The weapon system, of course, depended on the vehicle’s configuration. The hull was designed to be as modular as possible – multiple existing weapon systems were considered for it, including the commercial Cockerill series of turrets or the Italian HITFIST line.

Compared to the obvious money grabs (projects likely intended to siphon development money off the military budget) such the relatively recently unveiled Zetor Wolfdog IFV, the project was generally well-developed and competently put together. Drawings do allegedly still exist, as do small-scale models. A full scale mock-up was unveiled during the 1997 IDET expo in Brno and continued to be formally available until 2003, but, as it happened, the whole project ran afoul of politics.


A small digression first, though. One thing that might not be obvious at first glance is that arms deals are often not about vehicle quality – they are about purchasing or selling influence and good will. That’s why some rather unpleasant (but usually oil-rich) countries spend vast amounts of money on purchasing a lot of tech from multiple different large sources such as the United States, Great Britain, France etc. at the same time, resulting in their militaries being armed with a wild assortment of (often incompatible) tech.

The same thing was, to a smaller degree – but still, happening in the Czech Republic of the 1990s and the early 2000s, resulting in one of the best known corruption affairs in Czech history – the purchase of Austrian Steyr Pandur II IFVs that were purchased for a very high price following several rounds of bribes, resulting in an investigation that eventually saw a single lobbyist being jailed for four years. To this day, the word Pandur is practically synonymous with corruption in the Czech Republic.

As is probably clear from the paragraph above, the ZUBR PSP vehicle family never stood a chance. The company that offered it, Bohemia PSP, was, however, brought down by another contract, investing a lot of money into a co-operation with the Ukrainian Kharkov plant and building the T-72MP prototype as a competitor to the T-72M4CZ for a major upgrade of the Czech tank forces. This too went nowhere and, lacking the cash to continue this endeavor, the PSP holding let its daughter company go broke. PSP Bohemia filed for bankruptcy for the first time in 1999 and was eventually officially dissolved in 2003.

But, as they say, all’s well that ends well. The PSP holding did not go broke with this adventure – in fact, today, it produces more machinery than ever and as for the Czech arms export – the last years have seen an unprecedented rise thanks to the activities of the Excalibur Army company and the Czechoslovak Group holding it is a part of. Some even claim the “good old days” are back – but that is a story for another time.

In Armored Warfare, the ZUBR PSP will be a Tier 7 Premium Tank Destroyer. As its hull shape suggests, it will share more than one similarity with the other Tier 7 TD, the Centauro 105 – but, unlike its Italian counterpart, it will have the option to use two very different configurations.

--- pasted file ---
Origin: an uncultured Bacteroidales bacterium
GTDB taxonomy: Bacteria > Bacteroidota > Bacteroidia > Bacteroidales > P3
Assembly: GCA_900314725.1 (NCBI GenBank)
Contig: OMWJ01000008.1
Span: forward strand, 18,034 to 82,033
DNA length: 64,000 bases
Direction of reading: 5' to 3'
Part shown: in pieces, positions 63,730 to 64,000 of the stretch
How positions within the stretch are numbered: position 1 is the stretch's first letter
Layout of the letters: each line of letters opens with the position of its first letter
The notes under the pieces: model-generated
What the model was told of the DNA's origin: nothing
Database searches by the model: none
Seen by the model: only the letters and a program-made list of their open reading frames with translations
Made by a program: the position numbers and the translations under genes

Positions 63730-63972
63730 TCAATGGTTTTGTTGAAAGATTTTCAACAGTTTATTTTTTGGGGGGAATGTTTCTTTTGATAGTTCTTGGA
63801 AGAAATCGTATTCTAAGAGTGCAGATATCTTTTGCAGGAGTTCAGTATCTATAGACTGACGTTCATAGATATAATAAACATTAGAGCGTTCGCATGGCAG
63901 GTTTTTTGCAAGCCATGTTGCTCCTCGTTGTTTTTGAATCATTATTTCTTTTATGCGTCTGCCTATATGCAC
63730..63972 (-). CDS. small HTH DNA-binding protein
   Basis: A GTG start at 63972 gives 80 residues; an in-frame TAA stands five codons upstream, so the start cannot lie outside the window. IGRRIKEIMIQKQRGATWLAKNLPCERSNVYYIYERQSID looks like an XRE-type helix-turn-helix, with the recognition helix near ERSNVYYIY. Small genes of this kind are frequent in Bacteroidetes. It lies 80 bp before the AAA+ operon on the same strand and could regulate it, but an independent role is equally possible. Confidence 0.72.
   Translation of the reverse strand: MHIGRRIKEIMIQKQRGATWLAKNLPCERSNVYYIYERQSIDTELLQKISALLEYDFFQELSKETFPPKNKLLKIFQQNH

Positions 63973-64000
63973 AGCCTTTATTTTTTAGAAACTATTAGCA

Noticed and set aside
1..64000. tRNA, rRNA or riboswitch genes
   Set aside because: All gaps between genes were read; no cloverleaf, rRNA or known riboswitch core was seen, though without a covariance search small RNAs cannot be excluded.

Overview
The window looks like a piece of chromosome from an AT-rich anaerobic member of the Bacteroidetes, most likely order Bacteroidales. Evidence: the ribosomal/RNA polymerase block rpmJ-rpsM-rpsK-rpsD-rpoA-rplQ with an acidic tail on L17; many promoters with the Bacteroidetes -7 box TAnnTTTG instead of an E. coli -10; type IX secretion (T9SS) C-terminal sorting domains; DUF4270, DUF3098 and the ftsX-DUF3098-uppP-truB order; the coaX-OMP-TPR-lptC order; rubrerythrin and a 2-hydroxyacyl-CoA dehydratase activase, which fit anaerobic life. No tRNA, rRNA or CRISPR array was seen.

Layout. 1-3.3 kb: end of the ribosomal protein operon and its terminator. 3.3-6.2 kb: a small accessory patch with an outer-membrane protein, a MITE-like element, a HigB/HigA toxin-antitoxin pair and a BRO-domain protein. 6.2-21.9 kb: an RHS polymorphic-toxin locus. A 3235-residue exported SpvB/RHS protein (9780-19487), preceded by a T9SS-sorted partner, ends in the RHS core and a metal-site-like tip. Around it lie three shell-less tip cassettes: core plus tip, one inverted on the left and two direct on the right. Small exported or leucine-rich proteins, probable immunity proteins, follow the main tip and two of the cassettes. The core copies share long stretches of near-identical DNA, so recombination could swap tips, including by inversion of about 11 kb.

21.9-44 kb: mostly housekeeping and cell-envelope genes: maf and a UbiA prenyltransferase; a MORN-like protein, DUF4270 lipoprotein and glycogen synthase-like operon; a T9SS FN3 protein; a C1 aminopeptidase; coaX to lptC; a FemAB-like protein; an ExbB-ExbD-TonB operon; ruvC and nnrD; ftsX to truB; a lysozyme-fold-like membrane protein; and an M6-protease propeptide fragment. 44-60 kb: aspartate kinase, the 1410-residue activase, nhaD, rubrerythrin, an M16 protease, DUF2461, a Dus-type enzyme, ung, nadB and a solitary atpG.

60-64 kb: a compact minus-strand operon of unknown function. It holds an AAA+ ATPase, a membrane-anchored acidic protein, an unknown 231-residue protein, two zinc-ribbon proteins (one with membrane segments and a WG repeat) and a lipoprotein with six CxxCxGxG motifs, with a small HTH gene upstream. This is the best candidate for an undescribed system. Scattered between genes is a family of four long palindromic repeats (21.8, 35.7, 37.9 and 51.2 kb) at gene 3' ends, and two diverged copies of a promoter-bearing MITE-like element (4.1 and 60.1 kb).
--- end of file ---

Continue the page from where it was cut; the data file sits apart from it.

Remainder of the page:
But before we proceed – please note that the values below are designated as Work in Progress and will most likely change during the balancing phase of this vehicle’s introduction. With that in mind:


The first configuration will be the Gun Tank Destroyer variant with a Cockerill CT-CV turret similar to the one the Tier 8 105mm Wilk uses, turning it into one of the deadliest vehicles of its Tier. Even though the turret will not feature a Ready Rack, the high accuracy of the 105mm gun paired with the ability to fire deadly HESH shells will make sure that this vehicle will be fully capable of ruining the day of anything it encounters on the battlefield. Compared to the Centauro, this vehicle will have:

  • Higher damage per shot, accuracy and damage per minute values despite the absence of a Ready Rack (500 damage, 530mm of penetration for the APFSDS shell, 4.5s reload time and 0.066 accuracy)
  • Better gun depression and elevation (-10/+42 degrees)
  • Somewhat thinner armor, compensated by the presence of an unmanned turret
  • Roughly the same mobility (20 tons, 516hp engine, maximum speed of 115 km/h)
  • Lower camouflage but higher view range, lower camouflage penalty per shot

The second configuration will be that of a Missile Tank Destroyer. With it selected, the vehicle will have a four-tube TOW launcher instead of the abovementioned gun turret, making it a direct competition to the NM142 TD. Like the NM142, the ZUBR PSP will be able to fire top-down attack missiles – with one major difference. The TOW missiles the ZUBR will use will be older models with worse performance, compensating for the ability to have four of them ready to launch instead of just two:

  • BGM-71C TOW (760 damage, 630mm of penetration)
  • BGM-71F TOW-2B (top-down attack, 350 damage and 200mm of penetration)

The system will be capable of launching one missile per 2.5 seconds with the reload time per missile being 5.5 seconds (22 seconds for the full magazine).

As the abovementioned mobility numbers suggest, the ZUBR platform will be considerably faster than the NM142, but, as a wheeled vehicle, more difficult to control and, as a larger vehicle, less stealthy (although its view range will be higher).


And last but not least, the owners of this vehicle will be able to choose one of the three following Active Abilities:

  • Sharpshooter (temporary bonus to accuracy, rate of fire and camouflage compensated by the fact that the vehicle cannot move while this ability is active)
  • Silent Running (temporary bonus to stealth at the cost of mobility, plus firing breaks the effect)
  • Engine Overdrive (temporary bonus to mobility at the cost of camouflage)

All in all, this vehicle will be two rather distinctive ones packed in one neat package. Whether you choose to use the missile variant or the gun one, we hope that you will enjoy it.

See you on the battlefield!